The full flavour of a virtual beer

When we think of anything virtual, we build up a picture in our mind that resembles the real thing.  We all can imagine, some better than others and with advances in technology our imaginations have helped us create virtual worlds, spaces, and places. In these virtual spaces we can see and hear but cannot touch or smell and thus they lack something important. 

The coronavirus pandemic has seen a massive rise in virtual meetings. The virtual office spaces we have created have become a valuable part of keeping economies alive. Lockdown saw many real places close their doors, some sadly forever. One industry hit hard by the pandemic has been the food and entertainment industry for whom virtual dining or entertaining doesn’t really work. Or does it?

As a BBQ Chef, Master Chef and Beer lover much of my work could have easily come to a grinding halt thanks to lockdown. Venues were not open; people could not gather, and food could only really be delivered. While the likes of Deliveroo and other food delivery Apps thrived the real joy of having meal together with friends was gone. Takeaways were the only way in which the Great British Public could support local pubs and restaurants. Ordering takeaways online and having them delivered was the lifeline much of the industry needed.

But what about beer?  Leading up to the pandemic the UK’s craft beer sector was growing fast; people were exploring new beers and new tastes with amusing and interesting names and suddenly much had to change. The few craft breweries or larger brewers with craft beers such as Adnams and Brew Dog that had tentacles reaching into the big the supermarket chains could continue to pedal their wares. Those who were smaller survived largely through the historic network of local pubs, bars, and restaurants and because these were close suddenly sales would drop.  Amazing breweries such as Oakham Ales in Cambridgeshire and Stonehouse Brewery in Shropshire needed to think out of the box.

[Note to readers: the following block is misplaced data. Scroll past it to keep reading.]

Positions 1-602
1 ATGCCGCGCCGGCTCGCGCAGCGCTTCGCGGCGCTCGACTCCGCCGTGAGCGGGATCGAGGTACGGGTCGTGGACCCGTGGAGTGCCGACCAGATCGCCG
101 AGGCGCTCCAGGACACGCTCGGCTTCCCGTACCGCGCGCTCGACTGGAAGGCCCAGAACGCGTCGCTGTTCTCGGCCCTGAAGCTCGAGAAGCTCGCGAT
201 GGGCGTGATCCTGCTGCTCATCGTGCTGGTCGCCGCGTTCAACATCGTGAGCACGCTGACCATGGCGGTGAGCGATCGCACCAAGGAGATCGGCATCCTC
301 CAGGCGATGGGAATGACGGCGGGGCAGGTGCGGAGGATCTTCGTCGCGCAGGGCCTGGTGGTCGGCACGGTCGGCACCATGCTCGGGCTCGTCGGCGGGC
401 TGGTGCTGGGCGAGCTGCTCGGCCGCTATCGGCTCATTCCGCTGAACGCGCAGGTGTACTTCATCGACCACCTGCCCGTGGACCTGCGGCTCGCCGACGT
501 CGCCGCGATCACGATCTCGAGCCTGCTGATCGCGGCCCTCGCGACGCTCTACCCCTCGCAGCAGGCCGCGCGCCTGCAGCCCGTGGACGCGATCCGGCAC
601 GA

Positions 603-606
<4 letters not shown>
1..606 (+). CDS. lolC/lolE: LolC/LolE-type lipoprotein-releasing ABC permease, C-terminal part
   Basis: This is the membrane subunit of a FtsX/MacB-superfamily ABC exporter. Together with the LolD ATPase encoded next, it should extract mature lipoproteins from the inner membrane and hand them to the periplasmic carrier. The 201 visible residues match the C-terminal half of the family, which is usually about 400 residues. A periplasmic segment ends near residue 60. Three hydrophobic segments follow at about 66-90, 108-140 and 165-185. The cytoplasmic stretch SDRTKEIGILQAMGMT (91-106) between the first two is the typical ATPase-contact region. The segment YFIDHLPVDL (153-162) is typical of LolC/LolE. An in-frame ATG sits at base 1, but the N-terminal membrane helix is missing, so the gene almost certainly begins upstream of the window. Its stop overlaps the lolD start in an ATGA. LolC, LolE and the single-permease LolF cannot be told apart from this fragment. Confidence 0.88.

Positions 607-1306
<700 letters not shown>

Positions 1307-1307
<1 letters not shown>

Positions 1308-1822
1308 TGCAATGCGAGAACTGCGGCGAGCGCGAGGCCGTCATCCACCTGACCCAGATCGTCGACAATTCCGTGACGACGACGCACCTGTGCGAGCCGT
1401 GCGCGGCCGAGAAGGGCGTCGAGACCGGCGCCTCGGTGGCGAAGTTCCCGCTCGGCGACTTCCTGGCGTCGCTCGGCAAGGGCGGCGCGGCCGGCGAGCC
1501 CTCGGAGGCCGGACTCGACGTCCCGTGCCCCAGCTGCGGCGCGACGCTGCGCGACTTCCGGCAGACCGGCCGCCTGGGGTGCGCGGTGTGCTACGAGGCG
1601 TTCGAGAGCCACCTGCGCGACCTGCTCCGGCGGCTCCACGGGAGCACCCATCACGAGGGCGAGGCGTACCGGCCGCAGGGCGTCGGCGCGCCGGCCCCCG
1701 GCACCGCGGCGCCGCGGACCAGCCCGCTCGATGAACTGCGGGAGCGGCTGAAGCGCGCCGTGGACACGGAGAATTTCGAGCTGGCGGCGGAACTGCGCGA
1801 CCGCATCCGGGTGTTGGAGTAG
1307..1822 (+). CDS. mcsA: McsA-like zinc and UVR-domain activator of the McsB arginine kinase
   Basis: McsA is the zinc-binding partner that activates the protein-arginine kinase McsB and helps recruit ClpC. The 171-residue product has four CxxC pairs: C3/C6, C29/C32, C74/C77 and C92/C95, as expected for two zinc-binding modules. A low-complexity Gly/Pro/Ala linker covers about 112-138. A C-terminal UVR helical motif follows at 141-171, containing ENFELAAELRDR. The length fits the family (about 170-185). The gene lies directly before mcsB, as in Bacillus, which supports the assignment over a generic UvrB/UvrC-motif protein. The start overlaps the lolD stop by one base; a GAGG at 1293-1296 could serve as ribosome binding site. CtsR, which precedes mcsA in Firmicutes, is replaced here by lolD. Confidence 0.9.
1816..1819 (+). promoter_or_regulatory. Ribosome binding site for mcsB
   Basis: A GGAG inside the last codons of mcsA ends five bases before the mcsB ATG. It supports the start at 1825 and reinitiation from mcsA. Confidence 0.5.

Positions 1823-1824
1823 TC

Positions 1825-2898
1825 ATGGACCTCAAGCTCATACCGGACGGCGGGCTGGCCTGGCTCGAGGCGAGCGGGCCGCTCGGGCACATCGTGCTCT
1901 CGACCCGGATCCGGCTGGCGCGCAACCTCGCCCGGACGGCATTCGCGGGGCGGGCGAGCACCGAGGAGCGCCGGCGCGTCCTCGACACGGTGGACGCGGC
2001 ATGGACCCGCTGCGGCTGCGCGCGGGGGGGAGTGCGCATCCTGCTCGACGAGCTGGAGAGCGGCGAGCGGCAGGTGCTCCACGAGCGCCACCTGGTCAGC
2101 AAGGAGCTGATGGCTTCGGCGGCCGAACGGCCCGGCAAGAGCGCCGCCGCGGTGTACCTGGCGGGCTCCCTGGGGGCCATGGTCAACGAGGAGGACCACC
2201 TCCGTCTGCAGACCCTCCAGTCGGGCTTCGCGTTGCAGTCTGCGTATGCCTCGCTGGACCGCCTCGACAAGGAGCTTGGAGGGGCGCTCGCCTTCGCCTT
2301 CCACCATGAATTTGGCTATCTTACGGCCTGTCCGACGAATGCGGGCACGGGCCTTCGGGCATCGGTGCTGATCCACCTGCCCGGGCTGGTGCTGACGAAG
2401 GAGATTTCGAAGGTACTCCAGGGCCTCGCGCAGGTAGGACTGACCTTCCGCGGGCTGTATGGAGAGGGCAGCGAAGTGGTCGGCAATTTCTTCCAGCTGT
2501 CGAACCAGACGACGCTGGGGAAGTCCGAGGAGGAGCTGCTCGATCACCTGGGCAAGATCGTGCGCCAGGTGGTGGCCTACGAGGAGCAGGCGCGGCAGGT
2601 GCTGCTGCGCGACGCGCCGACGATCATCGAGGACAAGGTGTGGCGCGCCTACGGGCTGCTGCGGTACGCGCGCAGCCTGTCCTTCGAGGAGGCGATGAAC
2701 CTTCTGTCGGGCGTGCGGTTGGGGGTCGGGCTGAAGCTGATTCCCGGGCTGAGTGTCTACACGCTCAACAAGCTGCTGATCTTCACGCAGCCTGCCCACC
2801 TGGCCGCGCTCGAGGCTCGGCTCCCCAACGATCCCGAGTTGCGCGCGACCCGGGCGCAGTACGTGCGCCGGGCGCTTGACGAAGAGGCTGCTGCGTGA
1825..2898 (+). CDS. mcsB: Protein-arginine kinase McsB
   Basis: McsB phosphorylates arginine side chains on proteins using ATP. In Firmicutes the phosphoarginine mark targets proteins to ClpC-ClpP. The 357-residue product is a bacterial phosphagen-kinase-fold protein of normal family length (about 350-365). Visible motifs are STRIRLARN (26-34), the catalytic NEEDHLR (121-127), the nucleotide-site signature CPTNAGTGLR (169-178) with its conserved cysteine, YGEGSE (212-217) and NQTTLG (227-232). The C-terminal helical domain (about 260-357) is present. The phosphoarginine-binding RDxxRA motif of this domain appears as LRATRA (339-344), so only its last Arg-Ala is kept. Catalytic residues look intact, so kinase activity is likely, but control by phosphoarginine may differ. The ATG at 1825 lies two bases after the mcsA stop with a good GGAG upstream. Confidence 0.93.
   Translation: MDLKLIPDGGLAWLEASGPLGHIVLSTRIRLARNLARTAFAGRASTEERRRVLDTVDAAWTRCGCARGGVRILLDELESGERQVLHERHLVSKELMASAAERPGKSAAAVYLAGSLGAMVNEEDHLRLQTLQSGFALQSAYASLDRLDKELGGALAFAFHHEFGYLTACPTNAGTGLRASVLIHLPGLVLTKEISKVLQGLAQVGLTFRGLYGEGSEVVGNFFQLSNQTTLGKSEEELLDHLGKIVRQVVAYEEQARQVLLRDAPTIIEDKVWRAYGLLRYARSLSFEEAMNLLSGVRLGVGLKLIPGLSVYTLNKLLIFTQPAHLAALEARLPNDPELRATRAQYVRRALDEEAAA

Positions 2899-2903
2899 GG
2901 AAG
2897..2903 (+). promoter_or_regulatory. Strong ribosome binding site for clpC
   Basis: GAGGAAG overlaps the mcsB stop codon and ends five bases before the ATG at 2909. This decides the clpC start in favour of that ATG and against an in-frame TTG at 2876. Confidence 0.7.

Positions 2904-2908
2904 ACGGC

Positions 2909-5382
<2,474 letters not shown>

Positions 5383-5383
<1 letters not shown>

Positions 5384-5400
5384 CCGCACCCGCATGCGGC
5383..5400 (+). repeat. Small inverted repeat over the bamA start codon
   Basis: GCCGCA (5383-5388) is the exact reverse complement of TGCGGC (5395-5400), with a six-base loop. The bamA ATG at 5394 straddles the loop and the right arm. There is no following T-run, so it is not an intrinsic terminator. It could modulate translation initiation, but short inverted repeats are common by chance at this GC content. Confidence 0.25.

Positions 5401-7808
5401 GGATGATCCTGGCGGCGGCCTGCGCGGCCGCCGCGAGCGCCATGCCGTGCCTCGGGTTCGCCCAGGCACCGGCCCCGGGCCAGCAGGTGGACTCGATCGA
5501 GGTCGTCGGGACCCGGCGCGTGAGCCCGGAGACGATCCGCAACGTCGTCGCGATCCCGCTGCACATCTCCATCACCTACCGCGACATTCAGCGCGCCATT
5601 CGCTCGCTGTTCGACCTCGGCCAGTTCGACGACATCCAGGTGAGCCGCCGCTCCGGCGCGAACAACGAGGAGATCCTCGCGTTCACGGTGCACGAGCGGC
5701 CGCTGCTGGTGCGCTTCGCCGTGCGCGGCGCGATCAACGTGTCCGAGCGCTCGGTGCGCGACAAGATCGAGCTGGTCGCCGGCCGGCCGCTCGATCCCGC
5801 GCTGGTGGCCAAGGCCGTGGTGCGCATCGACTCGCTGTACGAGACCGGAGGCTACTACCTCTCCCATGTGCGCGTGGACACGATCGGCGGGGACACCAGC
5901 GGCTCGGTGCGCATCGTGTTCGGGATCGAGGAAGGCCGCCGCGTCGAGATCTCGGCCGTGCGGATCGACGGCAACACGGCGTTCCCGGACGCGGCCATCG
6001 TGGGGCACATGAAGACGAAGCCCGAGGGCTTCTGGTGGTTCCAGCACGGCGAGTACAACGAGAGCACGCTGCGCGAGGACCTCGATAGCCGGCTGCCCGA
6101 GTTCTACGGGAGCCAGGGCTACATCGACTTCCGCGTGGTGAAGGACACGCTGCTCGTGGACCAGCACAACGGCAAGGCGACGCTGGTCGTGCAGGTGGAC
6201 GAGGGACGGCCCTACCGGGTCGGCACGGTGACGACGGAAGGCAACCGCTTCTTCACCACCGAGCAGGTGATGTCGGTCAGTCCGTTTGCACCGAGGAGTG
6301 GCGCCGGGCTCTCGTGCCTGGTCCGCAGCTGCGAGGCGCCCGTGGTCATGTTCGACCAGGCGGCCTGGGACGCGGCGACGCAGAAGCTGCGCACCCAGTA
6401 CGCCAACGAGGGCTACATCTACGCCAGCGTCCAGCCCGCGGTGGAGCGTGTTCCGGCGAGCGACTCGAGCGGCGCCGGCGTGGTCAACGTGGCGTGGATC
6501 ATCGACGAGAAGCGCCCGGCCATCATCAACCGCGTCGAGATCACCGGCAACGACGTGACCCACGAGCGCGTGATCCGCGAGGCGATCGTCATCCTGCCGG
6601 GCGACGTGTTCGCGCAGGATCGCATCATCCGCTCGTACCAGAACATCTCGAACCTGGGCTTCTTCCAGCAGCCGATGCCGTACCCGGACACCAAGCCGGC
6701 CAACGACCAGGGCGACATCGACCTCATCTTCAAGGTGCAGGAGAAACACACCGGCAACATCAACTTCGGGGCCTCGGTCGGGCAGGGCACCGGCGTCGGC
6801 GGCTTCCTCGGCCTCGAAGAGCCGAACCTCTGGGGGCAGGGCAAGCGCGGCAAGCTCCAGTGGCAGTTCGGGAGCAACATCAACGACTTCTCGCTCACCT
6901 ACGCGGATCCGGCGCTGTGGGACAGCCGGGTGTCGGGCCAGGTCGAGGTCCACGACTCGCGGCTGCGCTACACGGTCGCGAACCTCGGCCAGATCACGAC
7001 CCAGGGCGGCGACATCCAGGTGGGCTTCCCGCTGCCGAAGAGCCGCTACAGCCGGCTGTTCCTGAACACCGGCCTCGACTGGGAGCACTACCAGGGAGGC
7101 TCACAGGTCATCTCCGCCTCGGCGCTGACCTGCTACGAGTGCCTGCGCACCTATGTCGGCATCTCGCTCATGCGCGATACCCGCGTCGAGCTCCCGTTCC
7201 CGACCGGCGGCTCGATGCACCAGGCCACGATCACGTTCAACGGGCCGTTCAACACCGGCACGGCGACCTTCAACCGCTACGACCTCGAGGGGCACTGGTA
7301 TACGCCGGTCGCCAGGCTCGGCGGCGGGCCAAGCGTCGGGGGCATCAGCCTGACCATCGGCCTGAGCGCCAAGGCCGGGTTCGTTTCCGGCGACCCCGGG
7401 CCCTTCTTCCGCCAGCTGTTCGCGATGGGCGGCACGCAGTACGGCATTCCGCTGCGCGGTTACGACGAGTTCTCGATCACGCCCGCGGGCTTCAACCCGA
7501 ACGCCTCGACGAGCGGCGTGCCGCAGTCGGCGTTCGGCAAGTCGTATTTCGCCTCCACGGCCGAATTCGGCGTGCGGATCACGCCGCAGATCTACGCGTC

The out of the box thinking needed by smaller beer makers was of course virtual beer. During the pandemic and through the various lockdowns the world has gone online.  Craft Beer and Real Ale needed to online too, but how?

The answer was and is very straightforward and to sort of follow the herd in terms of online delivery and then adding a twist. Real Ale and good beer in general are more than just a glass of liquid, beer is an experience.  Turning real ale into an experience was what was needed and if that same experience could be shared by households or groups of friends who could not gather in person even better.  As a master chef and experienced food demonstrator I knew exactly what had to be done and before I knew it, I had teamed up with some people who could make the magic happen.

Beer and cheese pairing or tasting has been a large part of the success of real ale and craft beer in the UK. Pubs, bars, and restaurants all over the country match great and unusual beers with equally great and unusual cheeses.  It has been a huge success.  Turning this into a virtual beer and cheese pairing wouldn’t prove difficult once some likeminded individuals and some creative thinking came together. This was easily done, and 10 breweries and 6 cheese makers came to the party to create the ultimate virtual British Craft Beer and Cheese Tasting at Home experience.

With the help of Class Bento, a wonderful virtual British Beer and Cheese Event hosted by me could be brought to the homes of anyone in the UK. A simple concept that delivers six 500ml bottles of craft beer along with six contrasting cheeses from British Artisan Cheese makers to your door and then hooks you and your friends up with me by zoom.  Using all the tools Lockdown has taught us how to use a beer and cheese masterclass is presented in your own home. Old fashioned real ale and beer has entered the 21st century!

Making a virtual beer was and still is impossible but making the experience of enjoying great beer and amazing cheese virtual is possible. Technology and lockdown combined have changed the way we do many things and real beer makers, and local cheese producers can all take advantage of it.  Online beer and cheese pairing has brought people together when the world said they could not gather, and great beer and equally great cheese has been given a lifeline in a tough new world where a pending lockdown is something we want to avoid but is to a degree out of our hands.

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